Conversations with Creative Souls

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Sal at Art Del Mar

Sal at art del mar

Sal Badcock, local artist/singer, spends most Thursdays painting outside Oceania, her studio in community, although occasionally the weather decides it’s time for her to move her materials as happened during the Feast of the Senses Artist Trails.

Today it’s Sunday and she’s painting at a new location – The Shrubbery a café/bar down near beach front of Mission Beach for Art Del Mar.  She attracts an appreciative audience, especially of younger patrons, who sit in rapt attention, some even coming close to ask questions about what she is doing, and others perched on chairs learning about art by observing.

Sal, is garbed in her colourful painting overalls,  armed with her paintbrushes and sponges and surrounded by her works and that of two other local photographer/painters – Trish Milburne, of Barefoot photography and Jacqueline Brodie, another local photographer/artist.  The canvas she is currently working on is a tropical reef scene.  She walks to the back of the café every now and then to check its progress and work out which section she will work on next.  She lets me know that it’s important to see it from where her audience will, not just close up where she is hard at work with the paint.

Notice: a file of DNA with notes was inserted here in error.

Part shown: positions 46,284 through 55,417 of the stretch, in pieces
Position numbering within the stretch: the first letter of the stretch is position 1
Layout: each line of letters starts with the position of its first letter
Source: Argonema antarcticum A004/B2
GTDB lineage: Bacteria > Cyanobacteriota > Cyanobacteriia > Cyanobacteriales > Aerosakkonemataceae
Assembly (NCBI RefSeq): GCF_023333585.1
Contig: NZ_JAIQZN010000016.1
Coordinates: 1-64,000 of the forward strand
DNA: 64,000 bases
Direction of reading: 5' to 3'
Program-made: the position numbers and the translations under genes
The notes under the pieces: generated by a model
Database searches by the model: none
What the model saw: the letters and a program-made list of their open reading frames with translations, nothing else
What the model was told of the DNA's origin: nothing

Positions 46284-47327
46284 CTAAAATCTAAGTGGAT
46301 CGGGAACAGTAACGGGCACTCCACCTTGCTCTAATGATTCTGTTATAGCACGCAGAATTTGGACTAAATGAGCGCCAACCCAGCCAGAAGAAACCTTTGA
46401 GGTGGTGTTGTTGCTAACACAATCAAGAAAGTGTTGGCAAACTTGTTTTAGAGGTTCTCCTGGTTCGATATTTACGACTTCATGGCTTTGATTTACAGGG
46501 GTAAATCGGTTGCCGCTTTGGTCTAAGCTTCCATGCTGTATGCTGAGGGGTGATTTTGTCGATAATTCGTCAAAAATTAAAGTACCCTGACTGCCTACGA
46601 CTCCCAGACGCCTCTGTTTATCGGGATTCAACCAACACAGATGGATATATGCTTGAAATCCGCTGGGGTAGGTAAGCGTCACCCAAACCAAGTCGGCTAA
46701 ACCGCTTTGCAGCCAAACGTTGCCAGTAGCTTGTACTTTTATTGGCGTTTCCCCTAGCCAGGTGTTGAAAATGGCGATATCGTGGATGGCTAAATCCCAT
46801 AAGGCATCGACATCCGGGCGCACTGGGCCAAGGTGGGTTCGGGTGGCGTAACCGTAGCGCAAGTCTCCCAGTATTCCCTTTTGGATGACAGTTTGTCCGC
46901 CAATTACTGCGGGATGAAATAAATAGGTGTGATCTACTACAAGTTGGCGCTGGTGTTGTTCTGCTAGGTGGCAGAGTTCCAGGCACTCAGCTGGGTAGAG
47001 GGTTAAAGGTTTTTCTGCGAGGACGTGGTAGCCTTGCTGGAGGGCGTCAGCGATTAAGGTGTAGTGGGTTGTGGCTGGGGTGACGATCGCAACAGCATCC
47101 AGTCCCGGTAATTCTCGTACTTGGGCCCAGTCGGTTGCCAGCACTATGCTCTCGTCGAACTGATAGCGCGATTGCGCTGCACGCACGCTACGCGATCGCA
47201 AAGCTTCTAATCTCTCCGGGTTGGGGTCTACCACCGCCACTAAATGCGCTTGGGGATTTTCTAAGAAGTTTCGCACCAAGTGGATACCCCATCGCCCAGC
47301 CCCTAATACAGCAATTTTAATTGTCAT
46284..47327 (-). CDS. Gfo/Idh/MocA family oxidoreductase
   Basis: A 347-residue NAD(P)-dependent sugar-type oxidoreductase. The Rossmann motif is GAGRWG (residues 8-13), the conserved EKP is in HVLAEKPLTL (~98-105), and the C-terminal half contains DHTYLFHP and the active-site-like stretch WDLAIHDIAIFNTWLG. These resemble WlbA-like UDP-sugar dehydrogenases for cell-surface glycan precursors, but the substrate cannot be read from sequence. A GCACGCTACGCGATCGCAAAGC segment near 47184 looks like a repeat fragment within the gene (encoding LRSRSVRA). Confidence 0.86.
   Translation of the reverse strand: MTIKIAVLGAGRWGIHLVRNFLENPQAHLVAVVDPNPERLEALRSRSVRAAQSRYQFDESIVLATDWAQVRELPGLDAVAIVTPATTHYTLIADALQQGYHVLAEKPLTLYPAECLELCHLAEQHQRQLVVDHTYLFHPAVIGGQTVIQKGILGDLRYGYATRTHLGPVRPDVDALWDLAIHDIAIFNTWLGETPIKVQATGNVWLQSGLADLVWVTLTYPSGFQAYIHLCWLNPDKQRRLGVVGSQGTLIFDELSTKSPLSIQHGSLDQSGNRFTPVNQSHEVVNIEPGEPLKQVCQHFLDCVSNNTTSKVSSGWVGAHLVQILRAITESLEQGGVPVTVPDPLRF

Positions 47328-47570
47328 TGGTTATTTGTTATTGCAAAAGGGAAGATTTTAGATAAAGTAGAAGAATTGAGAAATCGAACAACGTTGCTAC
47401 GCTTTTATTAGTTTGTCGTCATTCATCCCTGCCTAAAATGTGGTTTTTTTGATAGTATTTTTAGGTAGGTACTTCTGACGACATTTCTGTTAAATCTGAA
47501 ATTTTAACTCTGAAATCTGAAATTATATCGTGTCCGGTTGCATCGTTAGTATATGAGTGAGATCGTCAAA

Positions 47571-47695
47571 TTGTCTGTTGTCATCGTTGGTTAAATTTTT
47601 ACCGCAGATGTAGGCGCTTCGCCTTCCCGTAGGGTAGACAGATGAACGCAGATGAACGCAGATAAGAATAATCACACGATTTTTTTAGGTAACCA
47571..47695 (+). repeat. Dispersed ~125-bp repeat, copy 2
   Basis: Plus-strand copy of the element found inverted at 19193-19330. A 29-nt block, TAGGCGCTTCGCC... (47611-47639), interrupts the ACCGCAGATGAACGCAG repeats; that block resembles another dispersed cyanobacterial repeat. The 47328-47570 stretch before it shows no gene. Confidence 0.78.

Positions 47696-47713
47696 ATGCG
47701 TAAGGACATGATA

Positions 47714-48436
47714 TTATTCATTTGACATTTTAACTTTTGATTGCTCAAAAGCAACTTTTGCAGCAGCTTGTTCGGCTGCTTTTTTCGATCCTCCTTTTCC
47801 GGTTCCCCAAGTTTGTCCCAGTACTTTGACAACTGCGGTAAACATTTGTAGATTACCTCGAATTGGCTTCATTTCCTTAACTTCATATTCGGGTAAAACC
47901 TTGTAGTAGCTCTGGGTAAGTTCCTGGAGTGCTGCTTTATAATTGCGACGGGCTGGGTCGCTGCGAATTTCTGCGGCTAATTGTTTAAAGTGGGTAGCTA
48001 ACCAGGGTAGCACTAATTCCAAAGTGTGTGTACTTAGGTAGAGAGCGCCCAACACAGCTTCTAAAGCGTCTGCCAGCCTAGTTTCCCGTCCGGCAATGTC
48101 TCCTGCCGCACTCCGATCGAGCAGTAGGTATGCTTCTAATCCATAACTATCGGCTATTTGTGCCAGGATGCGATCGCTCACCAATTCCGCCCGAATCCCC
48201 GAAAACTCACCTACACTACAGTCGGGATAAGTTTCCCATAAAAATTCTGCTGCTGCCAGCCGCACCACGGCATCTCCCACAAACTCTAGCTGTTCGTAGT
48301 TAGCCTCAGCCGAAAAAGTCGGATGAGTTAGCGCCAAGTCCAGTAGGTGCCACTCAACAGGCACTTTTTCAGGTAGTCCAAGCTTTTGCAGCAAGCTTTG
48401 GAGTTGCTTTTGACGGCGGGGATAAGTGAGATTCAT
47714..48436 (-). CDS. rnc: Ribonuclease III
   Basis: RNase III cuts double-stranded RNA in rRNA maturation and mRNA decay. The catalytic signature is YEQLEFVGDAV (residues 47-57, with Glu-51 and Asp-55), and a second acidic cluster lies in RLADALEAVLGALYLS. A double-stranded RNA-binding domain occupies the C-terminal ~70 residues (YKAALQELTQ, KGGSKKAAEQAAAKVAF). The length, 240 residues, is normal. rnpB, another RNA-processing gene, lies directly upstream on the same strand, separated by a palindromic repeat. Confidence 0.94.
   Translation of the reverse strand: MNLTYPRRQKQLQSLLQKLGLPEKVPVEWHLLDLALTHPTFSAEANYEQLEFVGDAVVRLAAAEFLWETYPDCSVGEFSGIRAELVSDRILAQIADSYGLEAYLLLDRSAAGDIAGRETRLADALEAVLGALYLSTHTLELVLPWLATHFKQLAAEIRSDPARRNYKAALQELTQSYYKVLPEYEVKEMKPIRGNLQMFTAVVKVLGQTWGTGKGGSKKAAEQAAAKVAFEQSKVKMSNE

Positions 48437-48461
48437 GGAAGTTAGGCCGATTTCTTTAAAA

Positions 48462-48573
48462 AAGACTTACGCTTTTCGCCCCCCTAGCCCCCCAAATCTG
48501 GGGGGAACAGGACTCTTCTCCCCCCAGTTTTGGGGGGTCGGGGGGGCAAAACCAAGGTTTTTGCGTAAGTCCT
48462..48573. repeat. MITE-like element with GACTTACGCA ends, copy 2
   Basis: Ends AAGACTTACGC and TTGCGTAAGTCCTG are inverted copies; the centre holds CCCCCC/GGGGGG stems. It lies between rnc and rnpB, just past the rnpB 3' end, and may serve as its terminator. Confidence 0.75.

Sal works with signpost paints – they’re quite expensive, but vivid, bright and effective at conveying the tropics.  They make quite an impression on the viewer, leaping off the canvas and presenting the brilliance of life in North Queensland. She explains that she creates a rough outline on the canvas and then work from the background to the foreground.

Her major subjects are wildlife, nature and people of the tropics.  She is partial to birds and frogs and knows a great deal about the local wildlife, also working as a wild care volunteer.  Her favourite picture, for which there have been several interested buyers is of a group of four women lounging at the beach on their towel under a tropical sun. Sal plans to make this one into prints and post cards once she can have it scanned.

Sal may have several paintings going at once, for instance there is a picture she began prior to cyclone Larry, but with so much rainforest devastation, she was not able to continue past the cassowaries in it for sometime.  No background to work from. Canvases can take up to 18 hours of work, but that 18 hours may be spread over months, or longer, depending on the subject.

Sal is also a well known local singer, and together with Kim, her partner, they provide an avenue once a month on a Saturday night for people to take to the open mike session, WAM, held at Oceania.

Sal’s Art Page on Facebook

All artwork and photographs courtesy of Sal Medwin Badcock not to be reproduced.

(c) Article June Perkins, all rights reserved.

(Please note Oceania no longer exists since Cyclone Yasi)

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This entry was posted on March 30, 2013 by in Artist Visit and tagged , , .
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